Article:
IGNORANCE IS STILL A GOOD DEFENSE
This court decision could influence the employment law landscape in the near future,according to Louis Lessig, partner at Brown & Connery LLP.
Lessig suggests employers consider policy changes now to stay safe and ward offpotentiallegal trouble.
In Minarsky v. Susquehanna County, the Third Circuit ruled a worker’s failure to report sexualharassment didn’t let the employer off the hook.
Sheri Minarsky claimed her supervisor made sexual advances toward her for years. Shenever reported it because she feared losing her job. The company argued since she neverreported the harassment, they couldn’t have known to stop it.
But two other workers previously reported the supervisor for harassment, and the companyhad only given him verbal warnings.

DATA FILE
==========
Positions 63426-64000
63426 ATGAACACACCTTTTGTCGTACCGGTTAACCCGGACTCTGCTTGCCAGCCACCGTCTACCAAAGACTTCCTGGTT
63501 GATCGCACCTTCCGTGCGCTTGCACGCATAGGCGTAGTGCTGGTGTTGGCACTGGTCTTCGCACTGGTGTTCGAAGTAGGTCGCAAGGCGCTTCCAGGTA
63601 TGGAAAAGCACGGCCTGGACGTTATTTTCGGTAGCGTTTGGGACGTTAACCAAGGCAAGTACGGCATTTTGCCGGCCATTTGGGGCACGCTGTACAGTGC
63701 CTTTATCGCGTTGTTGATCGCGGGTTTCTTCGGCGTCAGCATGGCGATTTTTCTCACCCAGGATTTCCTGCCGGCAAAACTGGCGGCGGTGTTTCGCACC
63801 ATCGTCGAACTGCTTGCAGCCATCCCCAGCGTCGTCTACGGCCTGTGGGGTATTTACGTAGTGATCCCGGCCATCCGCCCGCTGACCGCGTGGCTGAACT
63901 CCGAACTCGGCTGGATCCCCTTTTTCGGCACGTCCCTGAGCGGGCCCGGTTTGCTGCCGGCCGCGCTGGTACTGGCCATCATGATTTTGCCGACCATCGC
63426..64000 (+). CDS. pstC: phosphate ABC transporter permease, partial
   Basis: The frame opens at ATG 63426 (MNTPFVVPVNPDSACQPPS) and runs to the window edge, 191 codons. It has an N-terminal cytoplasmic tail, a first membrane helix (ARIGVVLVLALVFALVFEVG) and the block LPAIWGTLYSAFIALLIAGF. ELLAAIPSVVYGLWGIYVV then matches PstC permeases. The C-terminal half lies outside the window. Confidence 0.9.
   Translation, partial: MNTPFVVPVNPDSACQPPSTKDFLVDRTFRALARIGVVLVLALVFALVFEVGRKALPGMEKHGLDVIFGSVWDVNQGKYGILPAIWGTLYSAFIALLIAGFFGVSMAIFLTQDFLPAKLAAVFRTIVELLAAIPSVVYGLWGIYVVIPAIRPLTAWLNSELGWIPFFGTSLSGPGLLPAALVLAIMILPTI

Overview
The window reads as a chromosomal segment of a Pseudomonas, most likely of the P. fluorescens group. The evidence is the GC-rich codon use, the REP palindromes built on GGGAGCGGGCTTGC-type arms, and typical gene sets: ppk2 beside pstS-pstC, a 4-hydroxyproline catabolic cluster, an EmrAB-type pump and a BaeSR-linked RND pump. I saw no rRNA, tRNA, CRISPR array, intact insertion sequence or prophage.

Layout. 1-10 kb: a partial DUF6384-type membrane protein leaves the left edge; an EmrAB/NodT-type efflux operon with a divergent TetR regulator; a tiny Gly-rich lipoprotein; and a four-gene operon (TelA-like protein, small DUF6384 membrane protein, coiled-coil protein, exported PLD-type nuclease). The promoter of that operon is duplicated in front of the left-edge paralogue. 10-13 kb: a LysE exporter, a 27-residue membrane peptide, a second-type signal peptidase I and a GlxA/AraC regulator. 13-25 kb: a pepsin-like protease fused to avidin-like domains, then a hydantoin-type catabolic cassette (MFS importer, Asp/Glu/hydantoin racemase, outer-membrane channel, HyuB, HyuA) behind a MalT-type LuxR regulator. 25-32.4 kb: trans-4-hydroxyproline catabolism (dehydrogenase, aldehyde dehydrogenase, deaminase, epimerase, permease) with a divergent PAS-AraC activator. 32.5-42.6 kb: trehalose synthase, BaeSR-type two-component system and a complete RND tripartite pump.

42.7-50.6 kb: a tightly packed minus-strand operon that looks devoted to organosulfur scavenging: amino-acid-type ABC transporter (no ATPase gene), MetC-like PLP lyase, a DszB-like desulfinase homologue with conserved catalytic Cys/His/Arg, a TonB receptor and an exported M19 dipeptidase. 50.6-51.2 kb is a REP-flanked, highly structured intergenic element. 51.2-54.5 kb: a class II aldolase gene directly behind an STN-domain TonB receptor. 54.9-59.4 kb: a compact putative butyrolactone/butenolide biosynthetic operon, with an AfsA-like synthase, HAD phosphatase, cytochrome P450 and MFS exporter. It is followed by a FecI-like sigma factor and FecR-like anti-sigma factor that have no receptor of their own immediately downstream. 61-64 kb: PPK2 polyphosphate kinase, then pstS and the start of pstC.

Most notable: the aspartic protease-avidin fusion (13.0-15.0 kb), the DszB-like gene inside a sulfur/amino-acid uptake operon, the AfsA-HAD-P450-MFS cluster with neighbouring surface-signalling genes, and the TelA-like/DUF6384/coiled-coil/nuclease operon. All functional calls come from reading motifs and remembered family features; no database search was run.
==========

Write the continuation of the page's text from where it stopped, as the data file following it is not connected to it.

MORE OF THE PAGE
The court ruled Minarsky’s fears preventing her from reporting the behavior were valid.Since the company already knew about the supervisor’s history and hadn’t done much, itwasn’t unreasonable for Minarsky to be hesitant to complain about the behavior, the courtsaid.
Lessig says this is a crucial ruling, because it shows ignorance of harassment isn’t a soliddefense for employers anymore. To avoid surprise harassment lawsuits, Lessig suggestscompanies implement civility and bystander intervention training.
Of course, he’s flat wrong. Ignorance was disproven in this case, not discounted. Bigdifference.